Nigerian UN officer donates uniforms to Liberian National Police

Nigerian UN officer donates uniforms to Liberian National Police

Examining donated items
In another example of the ongoing personal contributions made by United Nations uniformed personnel to the countries where they are deployed, a Nigerian police officer serving with the UN Mission in Liberia (UNMIL) has provided sets of uniforms and accessories worth $7,000 to the national police there.

Aliyu Abubakar’s donation to the Liberia National Police (LNP) includes 60 sets of police uniform, 60 reflective jackets, 100 pocket notebooks, 110 hand gloves, 50 Fez caps, 60 reflective hand bands and 60 whistles.

It came in fulfillment of a promise he made last year when the LNP launched the programme “Help the Police to Help You” to appeal to the public for assistance, UNMIL said in a news release.

“This is the small way I can assist enhance the capacity of the Liberian police and ensure that UNMIL achieves its mandate,” Mr. Abubakar said in presenting the items.

The Nigerian police officer called for the institution of a monthly motivational package for officers of the Traffic Unit of the LNP, pledging that each month he would personally sew a new police uniform for the three most dedicated officers in the unit.

Receiving the items, LNP Deputy Inspector-General of Police for Administration, Asatu Bah Kenneth praised Mr. Abubakar as a police officer who approaches his duty with humility, love, and commitment.

UN Police Coordinator for Reform and Restructuring, Mohammed Thatha, also hailed Mr. Abubakar for his concern for the public appearance of the LNP traffic officers, saying that with their daily interaction with the public, traffic officers carry the image of the police.

“The image of the police depends largely on the appearance and conduct of the traffic officer,” he pointed out, adding that UNMIL is committed to helping re-build the image of the LNP to regain the trust of the people.

In another development, UNMIL chief Alan Doss on Thursday commissioned the newly rehabilitated Owensgrove Police Station, some 50 kilometres south of the country’s capital Monrovia, which was renovated by the Mission.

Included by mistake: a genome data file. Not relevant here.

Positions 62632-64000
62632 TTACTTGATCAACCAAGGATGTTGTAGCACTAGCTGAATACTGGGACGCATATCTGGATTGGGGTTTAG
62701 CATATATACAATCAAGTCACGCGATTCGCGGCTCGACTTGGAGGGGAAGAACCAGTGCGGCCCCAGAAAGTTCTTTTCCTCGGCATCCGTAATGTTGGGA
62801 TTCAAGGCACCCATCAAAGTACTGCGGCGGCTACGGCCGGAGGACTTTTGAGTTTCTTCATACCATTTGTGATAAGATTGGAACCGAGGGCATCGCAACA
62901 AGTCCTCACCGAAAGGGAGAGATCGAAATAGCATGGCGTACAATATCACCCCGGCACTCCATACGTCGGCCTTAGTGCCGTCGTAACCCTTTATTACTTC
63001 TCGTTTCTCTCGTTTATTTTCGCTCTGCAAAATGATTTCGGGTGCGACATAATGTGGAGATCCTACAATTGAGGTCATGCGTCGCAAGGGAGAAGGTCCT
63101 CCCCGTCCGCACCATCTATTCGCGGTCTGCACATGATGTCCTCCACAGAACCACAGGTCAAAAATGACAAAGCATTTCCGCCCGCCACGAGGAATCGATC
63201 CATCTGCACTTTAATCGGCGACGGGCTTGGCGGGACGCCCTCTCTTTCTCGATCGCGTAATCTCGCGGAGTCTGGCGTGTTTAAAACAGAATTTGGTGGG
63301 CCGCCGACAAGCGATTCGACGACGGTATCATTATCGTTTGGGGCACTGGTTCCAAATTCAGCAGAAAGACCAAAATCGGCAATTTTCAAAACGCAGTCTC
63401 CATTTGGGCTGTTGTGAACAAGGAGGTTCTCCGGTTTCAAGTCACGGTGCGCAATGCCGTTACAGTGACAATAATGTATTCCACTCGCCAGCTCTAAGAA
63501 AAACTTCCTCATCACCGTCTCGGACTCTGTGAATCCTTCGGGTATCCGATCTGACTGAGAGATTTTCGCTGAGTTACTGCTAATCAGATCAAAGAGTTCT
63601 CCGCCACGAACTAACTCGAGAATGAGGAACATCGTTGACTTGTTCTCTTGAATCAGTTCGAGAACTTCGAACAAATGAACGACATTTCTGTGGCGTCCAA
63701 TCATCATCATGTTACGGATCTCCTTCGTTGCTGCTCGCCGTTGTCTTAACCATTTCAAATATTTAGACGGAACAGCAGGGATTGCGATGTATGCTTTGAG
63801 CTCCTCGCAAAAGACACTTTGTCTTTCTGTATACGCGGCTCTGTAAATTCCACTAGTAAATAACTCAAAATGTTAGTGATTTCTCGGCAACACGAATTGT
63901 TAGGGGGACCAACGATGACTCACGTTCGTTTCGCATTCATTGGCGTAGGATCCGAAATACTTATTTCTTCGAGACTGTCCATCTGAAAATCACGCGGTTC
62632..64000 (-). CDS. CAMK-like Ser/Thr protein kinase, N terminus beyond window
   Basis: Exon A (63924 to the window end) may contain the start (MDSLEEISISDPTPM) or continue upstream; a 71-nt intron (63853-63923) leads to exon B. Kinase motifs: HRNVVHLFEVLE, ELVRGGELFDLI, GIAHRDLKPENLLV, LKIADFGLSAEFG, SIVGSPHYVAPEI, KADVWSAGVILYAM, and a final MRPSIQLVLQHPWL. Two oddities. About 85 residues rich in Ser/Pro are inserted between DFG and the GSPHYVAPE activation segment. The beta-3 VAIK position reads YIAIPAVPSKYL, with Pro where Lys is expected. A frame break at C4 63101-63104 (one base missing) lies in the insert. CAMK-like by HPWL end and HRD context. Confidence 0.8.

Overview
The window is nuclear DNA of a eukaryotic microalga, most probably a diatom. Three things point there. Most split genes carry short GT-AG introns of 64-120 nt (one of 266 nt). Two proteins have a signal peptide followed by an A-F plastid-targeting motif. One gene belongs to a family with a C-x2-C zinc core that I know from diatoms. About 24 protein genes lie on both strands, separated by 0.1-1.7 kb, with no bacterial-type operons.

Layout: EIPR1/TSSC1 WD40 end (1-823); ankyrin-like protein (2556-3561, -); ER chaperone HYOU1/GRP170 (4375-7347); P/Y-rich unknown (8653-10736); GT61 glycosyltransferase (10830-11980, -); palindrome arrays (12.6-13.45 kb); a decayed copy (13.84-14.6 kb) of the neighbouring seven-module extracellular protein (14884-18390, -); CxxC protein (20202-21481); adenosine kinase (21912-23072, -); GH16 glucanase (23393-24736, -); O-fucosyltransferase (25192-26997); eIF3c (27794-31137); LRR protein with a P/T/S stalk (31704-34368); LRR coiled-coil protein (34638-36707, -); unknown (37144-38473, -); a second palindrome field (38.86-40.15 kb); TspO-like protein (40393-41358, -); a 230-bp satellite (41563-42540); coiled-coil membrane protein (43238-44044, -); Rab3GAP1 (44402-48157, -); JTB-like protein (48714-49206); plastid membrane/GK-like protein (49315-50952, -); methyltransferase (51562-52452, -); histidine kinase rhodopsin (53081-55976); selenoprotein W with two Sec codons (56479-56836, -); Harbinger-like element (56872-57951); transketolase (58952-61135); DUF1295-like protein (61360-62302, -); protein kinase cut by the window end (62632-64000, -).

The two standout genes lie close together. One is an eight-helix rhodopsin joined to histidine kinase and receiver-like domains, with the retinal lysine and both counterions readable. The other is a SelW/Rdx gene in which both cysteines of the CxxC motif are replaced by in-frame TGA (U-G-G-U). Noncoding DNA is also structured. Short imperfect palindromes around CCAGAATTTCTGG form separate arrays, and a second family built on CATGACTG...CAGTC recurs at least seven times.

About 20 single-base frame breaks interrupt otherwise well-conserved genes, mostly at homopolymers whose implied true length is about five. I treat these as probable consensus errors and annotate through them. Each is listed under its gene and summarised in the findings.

The completion of the project brings to 25 the total number of police stations constructed and rehabilitated under the UNMIL Quick Impact Projects programme in eleven counties.

“UNMIL recognizes that without the rule of law and the presence of the police, it would be difficult to stimulate economic recovery,” Mr. Doss said, noting that effective policing could only be done with the active support and involvement of the communities.

Thanking UNMIL, Ms. Asatu Bah Kenneth challenged her fellow LNP officers to demonstrate a high degree of professionalism and responsibility in the discharge of their duties.

“This will ensure that the people of Owensgrove can feel safe and have a sense of security,” said County Superintendent Julia Duncan Cassell.

UNMIL was established in 2003 to support Liberia’s ceasefire and peace process, and currently has over 15,200 uniformed personnel, along with around 500 international civilian personnel, almost 1,000 local staff and 220 UN Volunteers.

Late last month, the Security Council extended UNMIL’s mandate and, citing progress in a number of areas including the re-integration of former fighters, asked the Secretary-General to report on plans to draw down the level of blue helmets in Liberia.

Mr. Doss has assured Liberians that UNMIL would not leave the job half done. “We have a lot of work to do to ensure that those trained are out there to help protect the people of Liberia and that they have the means to do it.”